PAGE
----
FBI Director Christopher Wray is promising his staff that he remains committed to running the agency "objectively and independently, and by the book."
Wray, who's been in his role for over seven months now, wrote in a message to the FBI workforce which was obtained by CNN that he cannot comment on the specifics surrounding last week's firing of FBI deputy director Andrew McCabe.
"And while I still cannot comment on specifics of that, or any, personnel matter, I wanted the public to know -- and I want you to know -- that I remain committed to doing things objectively and independently, and by the book," Wray wrote to the roughly 35,000 employees he oversees.
"That commitment applies not just to our investigations and our intelligence analysis, but to personnel and disciplinary decisions as well," he continued.
Wray acknowledged that he has "started to engage with the media" in an effort to "reintroduce the American public to who and what we are."
President Donald Trump picked Wray to lead the FBI after firing James Comey last year. Before a special counsel was appointed, the FBI was investigating Russian meddling in the 2016 election and if Trump campaign associates potentially colluded with the Russians. After Comey was fired, McCabe briefly stepped in as acting FBI director before Wray was confirmed by the Senate.
Attorney General Jeff Sessions, acting on recommendations, fired McCabe last Friday, two days before McCabe was set to retire, on his 50th birthday, and begin receiving his anticipated pension.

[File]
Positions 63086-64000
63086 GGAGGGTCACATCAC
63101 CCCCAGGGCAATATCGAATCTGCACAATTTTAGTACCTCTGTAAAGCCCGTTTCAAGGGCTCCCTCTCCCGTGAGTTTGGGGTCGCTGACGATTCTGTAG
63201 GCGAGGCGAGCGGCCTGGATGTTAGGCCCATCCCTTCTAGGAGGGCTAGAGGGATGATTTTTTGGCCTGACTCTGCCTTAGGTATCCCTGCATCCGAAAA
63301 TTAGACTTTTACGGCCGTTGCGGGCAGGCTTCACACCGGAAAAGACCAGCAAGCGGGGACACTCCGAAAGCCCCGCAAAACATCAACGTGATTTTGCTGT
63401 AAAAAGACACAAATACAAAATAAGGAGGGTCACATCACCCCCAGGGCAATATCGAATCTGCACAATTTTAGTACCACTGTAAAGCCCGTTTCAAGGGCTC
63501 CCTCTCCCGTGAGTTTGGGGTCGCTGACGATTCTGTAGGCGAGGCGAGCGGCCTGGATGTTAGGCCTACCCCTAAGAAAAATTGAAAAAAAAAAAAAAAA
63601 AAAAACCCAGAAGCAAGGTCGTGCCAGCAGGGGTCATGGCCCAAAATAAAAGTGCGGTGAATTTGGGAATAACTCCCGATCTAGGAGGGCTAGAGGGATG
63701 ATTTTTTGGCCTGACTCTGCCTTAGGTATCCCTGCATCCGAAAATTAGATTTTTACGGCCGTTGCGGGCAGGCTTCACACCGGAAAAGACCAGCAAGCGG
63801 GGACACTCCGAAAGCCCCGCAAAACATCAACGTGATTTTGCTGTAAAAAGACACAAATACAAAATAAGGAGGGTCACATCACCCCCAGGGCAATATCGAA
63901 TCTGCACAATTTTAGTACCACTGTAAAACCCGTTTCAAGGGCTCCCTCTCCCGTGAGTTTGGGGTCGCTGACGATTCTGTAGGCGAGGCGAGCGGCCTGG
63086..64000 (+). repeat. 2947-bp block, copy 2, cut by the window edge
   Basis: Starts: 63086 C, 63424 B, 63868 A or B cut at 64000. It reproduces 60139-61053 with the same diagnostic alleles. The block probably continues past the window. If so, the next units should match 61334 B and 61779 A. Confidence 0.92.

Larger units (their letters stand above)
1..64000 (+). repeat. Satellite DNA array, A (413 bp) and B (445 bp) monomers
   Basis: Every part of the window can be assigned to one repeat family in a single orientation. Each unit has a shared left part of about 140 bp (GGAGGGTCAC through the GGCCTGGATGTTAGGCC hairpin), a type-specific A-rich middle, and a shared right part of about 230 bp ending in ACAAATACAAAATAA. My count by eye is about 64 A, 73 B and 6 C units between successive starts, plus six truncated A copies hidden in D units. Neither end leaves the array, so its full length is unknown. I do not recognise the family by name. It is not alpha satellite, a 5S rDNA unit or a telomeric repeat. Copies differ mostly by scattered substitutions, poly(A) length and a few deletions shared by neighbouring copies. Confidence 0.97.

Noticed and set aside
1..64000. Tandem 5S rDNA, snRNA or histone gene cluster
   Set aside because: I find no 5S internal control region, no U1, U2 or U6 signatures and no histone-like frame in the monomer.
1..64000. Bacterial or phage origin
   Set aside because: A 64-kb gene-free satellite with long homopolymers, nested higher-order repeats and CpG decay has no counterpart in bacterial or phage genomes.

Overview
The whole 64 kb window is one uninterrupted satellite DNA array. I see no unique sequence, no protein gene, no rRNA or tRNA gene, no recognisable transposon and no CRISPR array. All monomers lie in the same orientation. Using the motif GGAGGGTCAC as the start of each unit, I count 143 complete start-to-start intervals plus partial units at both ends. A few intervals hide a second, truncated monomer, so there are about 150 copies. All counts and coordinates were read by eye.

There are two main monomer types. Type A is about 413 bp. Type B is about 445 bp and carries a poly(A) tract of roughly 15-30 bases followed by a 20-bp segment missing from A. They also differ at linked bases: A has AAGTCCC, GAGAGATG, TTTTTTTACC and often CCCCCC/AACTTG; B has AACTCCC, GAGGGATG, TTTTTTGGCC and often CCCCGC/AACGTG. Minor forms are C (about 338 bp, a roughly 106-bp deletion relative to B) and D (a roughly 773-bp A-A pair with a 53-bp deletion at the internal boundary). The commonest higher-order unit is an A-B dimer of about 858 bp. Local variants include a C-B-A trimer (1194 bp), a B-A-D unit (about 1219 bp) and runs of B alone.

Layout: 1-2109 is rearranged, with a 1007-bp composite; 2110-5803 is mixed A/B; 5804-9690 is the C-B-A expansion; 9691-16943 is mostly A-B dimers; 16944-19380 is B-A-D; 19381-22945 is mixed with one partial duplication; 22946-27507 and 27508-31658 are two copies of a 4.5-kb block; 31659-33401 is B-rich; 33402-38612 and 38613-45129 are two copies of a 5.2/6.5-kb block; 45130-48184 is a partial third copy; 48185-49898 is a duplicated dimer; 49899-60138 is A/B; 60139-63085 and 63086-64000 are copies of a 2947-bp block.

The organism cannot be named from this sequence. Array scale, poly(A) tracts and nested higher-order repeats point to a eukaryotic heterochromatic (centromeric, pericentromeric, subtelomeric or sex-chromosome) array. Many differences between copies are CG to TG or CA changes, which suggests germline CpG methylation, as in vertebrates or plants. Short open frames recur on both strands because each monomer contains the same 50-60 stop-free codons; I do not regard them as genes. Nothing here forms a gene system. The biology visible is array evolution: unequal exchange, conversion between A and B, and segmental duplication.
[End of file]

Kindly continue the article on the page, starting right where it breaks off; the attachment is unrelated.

McCabe had made an "unauthorized disclosure to the news media and lacked candor -- including under oath -- on multiple occasions," Sessions said in a statement.
McCabe defended himself against the accusations and argued his firing was "part of this administration's ongoing war on the FBI and the efforts of the special counsel investigation."
While the President on Twitter has assailed former FBI leadership, including Comey and McCabe, he has avoided publicly criticizing Wray. Trump's newest addition to his legal team Joe DiGenova, however, called Wray "an embarrassment" and a "coward" for not being forthcoming about McCabe's firing.
Wray had clashed with the White House over its approval of the release of the controversial Nunes memo, publicly defended the FBI from Trump's accusations that the agency's reputation is "in tatters," and reportedly threatened at one point to resign over pressure to make staff changes. Wray told NBC News recently that he has felt no political pressure from the White House.
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